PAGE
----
It is extremely beneficial to have close interaction with the patient’s primary care physician for help with diabetic control or management of other co-morbidities such as renal disease or congestive heart failure that could affect healing. It is also effective to have a dietitian both for diabetes management and increased protein intake to aid wound healing. If the patient has significant infection, infectious disease consultation may be appropriate. We work with all of these providers at our facility for comprehensive care of each patient. A multidisciplinary approach has been associated with better outcomes in treating diabetic ulceration since many health-related factors may affect wound healing.17-19
Proven Strategies To Prevent Lower Extremity Amputation
Patients with significant deformity and adequate vascular status may benefit from surgical correction to reduce pressure and avoid re-ulceration.10 Surgery ideally happens after the wound has healed but can sometimes occur to promote healing in situations in which local wound care has not been completely effective. For distal and dorsal toe ulcers in relatively flexible hammertoe deformity, percutaneous tenotomy (with a local anesthetic for the patient) works well to correct deformity.11 One can often perform the procedure safely and achieve good results, even in elderly patients with multiple comorbidities. Other standard or minimal incision procedures include bunionectomy, proximal interphalangeal joint arthroplasty or fusion, metatarsal osteotomy, midfoot or rearfoot fusion, and even Charcot reconstruction on a case-by-case basis.12
One must critically evaluate the patient’s health status and ability to adhere with postoperative instructions in order to select the best procedure for the patient. Researchers have reported that tendo-Achilles lengthening and gastrocnemius recession reduce pressure on the ball of the foot and aid with ulcer healing and prevention.13 When performing a tendo-Achilles lengthening, take care to avoid over-lengthening in order to prevent plantar heel ulceration in the neuropathic foot.13-14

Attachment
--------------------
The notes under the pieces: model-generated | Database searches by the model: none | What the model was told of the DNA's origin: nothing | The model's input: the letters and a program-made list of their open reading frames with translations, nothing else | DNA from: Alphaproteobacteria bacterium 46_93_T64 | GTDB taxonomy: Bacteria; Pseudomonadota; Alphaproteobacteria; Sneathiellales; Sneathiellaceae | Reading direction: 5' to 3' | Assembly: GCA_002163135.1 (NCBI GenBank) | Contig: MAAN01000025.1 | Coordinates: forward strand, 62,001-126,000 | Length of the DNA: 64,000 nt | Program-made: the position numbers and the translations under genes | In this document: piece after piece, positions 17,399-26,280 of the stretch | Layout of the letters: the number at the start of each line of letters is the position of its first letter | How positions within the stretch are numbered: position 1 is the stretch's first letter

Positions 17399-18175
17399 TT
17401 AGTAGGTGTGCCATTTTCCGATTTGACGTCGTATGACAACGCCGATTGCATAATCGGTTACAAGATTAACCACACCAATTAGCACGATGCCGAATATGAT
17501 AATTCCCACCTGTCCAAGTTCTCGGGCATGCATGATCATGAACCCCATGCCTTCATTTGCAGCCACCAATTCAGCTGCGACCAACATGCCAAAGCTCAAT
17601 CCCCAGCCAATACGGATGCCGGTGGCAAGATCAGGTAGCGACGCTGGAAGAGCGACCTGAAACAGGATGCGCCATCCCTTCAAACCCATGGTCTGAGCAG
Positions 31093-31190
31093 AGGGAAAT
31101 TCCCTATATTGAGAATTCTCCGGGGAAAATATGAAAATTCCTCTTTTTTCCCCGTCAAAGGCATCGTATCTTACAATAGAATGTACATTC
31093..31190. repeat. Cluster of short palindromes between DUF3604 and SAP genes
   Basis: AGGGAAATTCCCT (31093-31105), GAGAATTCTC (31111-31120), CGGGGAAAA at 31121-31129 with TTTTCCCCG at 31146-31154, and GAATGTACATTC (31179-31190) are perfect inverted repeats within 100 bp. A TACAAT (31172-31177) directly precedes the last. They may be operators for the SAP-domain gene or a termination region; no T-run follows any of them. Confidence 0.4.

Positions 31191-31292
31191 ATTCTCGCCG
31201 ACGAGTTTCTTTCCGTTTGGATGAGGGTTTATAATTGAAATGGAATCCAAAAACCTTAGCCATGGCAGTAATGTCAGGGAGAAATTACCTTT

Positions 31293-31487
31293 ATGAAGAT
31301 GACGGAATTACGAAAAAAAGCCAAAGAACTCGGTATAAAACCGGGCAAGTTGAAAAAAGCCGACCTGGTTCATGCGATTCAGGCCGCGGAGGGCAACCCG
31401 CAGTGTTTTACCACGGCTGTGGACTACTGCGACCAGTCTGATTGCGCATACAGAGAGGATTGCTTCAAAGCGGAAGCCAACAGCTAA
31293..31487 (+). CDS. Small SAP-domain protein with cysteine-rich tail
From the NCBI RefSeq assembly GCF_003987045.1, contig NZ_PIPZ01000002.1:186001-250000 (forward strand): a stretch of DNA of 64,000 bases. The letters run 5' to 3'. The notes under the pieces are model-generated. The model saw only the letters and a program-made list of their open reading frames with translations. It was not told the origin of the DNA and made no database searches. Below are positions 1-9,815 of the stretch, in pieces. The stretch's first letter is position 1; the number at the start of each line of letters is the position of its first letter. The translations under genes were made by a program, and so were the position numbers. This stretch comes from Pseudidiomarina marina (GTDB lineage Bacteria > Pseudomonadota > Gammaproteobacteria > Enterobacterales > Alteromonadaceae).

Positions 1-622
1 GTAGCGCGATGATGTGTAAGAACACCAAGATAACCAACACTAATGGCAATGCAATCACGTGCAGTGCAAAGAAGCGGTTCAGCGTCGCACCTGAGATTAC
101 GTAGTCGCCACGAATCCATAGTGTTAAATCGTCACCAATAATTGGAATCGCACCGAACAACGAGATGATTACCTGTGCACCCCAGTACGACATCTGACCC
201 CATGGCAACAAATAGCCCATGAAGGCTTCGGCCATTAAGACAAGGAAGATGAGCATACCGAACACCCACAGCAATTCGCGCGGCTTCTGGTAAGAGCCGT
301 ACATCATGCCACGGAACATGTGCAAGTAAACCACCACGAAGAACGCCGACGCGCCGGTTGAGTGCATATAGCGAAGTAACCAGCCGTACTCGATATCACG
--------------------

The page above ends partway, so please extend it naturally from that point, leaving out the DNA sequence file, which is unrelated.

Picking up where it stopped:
Routine follow-up of patients with a history of ulceration has been critical in maintaining long-term healing.15 Some may develop calluses in the area of their previous ulcer that need periodic debridement to avoid re-ulceration, even with the use of appropriate footwear. Periodic replacement of therapeutic shoe gear, orthotics and bracing is important in order to maintain appropriate support and protection of the patient’s feet. Researchers have shown that patient adherence to wearing prescribed footwear at home is poor.16 We repeatedly give written as well as verbal foot care instructions to patients through our clinics in an attempt to improve adherence. Pamphlets are also available in the waiting rooms at our outside clinics for patient education.
I will admit that wound care is extremely labor intensive with frequent, long visits required to provide appropriate care. Even with the significant emphasis on wound management at our facility, we are not always successful in healing wounds or maintaining healing without amputation. There is no magic involved in healing diabetic foot ulcers but most ulcers will respond to a standard protocol of basic wound care strategies in combination with comprehensive, multidisciplinary patient management.4,17-18
Dr. Schweinberger completed a limb preservation fellowship at Madigan Army Medical Center in Tacoma, Wash. She currently works in the podiatry department at the VA Medical Center in Cheyenne, Wyo.